This ski offers quite a bit of versatility, which is one of its defining features. You’re able to hit some big turns on soft snow, but you’re also able to take on harder pack without slowing down. It’s not going to be able to hold its own in the same way something like a metal-laminate ski would, but it will stand up to both light and rough weather.
All characteristics considered, the Prodigy 3.0 is a fun ski that does a lot for those who want a playful feel. It’s not the most playful ski on the market, but it’s quite good for an all-mountain design. That’s just another example of how it blends multiple styles. It has a loose, surfy feel and is not hooky at any level. The only issue is the wider turn radius makes it a bit tricky to maneuver in certain areas.
Something else that contributes to this area is the tips and tails. They are quite stiff, which may put some people off. However, they are snappy in a way that actively allows you to hit obstacles out on the mountain. They don’t bend that well, but you’ll still get good results if you’re someone who enjoys doing everything they can to find space to nollie or ollie.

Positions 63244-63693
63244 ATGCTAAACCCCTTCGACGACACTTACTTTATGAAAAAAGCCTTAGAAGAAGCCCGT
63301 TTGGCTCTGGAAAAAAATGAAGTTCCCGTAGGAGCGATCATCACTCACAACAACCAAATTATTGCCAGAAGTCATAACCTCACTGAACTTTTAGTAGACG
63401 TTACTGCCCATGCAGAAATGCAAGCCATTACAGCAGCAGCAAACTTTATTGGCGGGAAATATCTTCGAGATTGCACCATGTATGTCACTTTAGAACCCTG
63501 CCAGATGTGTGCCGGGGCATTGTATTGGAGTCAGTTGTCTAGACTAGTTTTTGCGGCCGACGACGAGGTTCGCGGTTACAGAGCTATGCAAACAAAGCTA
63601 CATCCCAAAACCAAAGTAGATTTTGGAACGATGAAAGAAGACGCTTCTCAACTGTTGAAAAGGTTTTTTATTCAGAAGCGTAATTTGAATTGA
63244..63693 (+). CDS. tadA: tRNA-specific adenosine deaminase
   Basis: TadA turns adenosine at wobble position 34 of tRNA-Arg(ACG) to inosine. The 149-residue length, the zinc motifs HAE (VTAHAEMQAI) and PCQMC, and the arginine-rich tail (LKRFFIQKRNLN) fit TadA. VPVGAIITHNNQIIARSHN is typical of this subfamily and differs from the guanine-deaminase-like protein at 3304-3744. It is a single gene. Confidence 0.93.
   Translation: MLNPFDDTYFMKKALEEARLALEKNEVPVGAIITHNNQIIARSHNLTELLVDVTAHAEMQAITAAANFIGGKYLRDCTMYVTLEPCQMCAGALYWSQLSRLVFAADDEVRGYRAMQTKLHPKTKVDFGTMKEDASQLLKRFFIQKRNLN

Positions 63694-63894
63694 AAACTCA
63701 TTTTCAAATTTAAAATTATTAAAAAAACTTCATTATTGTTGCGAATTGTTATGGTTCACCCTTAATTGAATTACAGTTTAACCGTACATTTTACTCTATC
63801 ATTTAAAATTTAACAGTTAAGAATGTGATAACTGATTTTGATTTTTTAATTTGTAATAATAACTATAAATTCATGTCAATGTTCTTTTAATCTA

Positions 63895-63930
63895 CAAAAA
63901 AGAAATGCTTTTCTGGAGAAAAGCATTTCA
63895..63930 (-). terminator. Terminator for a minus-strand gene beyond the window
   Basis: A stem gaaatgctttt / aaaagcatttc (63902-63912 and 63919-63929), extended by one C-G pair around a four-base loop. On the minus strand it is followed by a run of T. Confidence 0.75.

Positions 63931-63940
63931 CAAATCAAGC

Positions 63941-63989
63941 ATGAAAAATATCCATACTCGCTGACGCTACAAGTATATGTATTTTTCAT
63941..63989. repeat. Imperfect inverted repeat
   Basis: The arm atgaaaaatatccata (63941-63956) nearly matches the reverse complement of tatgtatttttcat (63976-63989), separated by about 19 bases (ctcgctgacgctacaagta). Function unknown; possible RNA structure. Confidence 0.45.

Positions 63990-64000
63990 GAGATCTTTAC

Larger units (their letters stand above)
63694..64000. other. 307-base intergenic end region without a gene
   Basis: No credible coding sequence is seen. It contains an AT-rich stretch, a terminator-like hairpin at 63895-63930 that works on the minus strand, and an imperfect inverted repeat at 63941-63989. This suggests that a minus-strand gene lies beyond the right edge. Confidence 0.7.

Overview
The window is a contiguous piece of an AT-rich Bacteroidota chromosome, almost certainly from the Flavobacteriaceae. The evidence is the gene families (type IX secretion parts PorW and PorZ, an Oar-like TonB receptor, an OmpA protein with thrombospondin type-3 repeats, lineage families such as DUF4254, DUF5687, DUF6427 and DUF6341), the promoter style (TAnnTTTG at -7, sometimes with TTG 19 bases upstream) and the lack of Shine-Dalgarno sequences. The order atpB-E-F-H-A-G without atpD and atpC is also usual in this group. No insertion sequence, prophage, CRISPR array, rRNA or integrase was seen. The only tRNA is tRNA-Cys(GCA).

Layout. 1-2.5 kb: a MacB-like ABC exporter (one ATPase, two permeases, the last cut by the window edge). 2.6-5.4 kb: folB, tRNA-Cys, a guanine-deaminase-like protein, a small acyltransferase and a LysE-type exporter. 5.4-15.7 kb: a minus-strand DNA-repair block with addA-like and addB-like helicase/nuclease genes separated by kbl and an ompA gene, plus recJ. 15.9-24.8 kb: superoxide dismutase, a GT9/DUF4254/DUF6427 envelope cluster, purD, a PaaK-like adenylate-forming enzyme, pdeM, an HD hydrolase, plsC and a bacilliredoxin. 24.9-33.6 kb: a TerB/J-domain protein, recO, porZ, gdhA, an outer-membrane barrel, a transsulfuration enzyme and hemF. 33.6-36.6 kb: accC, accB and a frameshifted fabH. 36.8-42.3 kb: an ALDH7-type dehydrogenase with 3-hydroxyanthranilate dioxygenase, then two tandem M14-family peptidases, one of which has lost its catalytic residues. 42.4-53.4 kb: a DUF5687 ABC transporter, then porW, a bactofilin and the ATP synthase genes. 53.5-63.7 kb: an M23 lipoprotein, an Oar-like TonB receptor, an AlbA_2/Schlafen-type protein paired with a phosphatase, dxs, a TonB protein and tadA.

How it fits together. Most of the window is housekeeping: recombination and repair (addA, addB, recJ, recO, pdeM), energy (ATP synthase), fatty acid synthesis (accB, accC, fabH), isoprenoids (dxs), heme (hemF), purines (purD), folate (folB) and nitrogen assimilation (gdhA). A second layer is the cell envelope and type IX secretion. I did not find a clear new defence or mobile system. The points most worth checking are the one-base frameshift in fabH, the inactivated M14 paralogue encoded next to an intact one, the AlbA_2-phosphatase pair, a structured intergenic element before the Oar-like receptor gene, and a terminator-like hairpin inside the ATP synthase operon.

Weight and Durability
The Prodigy 3.0 has a nice weight to it. It feels solid in a way that provides better stability and downhill performance without adding on so many pounds that you’re going to regret dragging it around all day. That’s a nice feature to give you the best of both worlds. If you’re someone who wants a sturdy frame that doesn’t feel like it’s holding you back, these skis are a good way to go.
The Prodigy is plenty durable too. They use a nice combination of anti-chip technology with reinforced topsheets and sidewalls to ensure they can take hit after hit without wearing down. It doesn’t matter what snow you push these through, they’re going to offer great results and keep on trucking.